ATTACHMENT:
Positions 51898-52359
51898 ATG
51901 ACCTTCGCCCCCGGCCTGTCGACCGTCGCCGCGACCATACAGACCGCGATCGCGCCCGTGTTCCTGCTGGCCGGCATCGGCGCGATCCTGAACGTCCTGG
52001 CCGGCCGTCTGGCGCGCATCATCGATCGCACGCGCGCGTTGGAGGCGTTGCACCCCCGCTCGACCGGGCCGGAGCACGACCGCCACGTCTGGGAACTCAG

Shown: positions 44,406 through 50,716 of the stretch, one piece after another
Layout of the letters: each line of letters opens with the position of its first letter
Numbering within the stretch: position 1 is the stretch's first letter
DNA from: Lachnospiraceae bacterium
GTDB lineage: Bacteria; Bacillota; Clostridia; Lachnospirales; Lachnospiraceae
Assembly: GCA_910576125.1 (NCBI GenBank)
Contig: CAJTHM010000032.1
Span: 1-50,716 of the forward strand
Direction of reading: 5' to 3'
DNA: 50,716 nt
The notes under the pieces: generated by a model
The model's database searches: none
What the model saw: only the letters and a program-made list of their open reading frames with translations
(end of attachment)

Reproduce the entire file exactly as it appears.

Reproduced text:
Positions 51898-52359
51898 ATG
51901 ACCTTCGCCCCCGGCCTGTCGACCGTCGCCGCGACCATACAGACCGCGATCGCGCCCGTGTTCCTGCTGGCCGGCATCGGCGCGATCCTGAACGTCCTGG
52001 CCGGCCGTCTGGCGCGCATCATCGATCGCACGCGCGCGTTGGAGGCGTTGCACCCCCGCTCGACCGGGCCGGAGCACGACCGCCACGTCTGGGAACTCAG

Shown: positions 44,406 through 50,716 of the stretch, one piece after another
Layout of the letters: each line of letters opens with the position of its first letter
Numbering within the stretch: position 1 is the stretch's first letter
DNA from: Lachnospiraceae bacterium
GTDB lineage: Bacteria; Bacillota; Clostridia; Lachnospirales; Lachnospiraceae
Assembly: GCA_910576125.1 (NCBI GenBank)
Contig: CAJTHM010000032.1
Span: 1-50,716 of the forward strand
Direction of reading: 5' to 3'
DNA: 50,716 nt
The notes under the pieces: generated by a model
The model's database searches: none
What the model saw: only the letters and a program-made list of their open reading frames with translations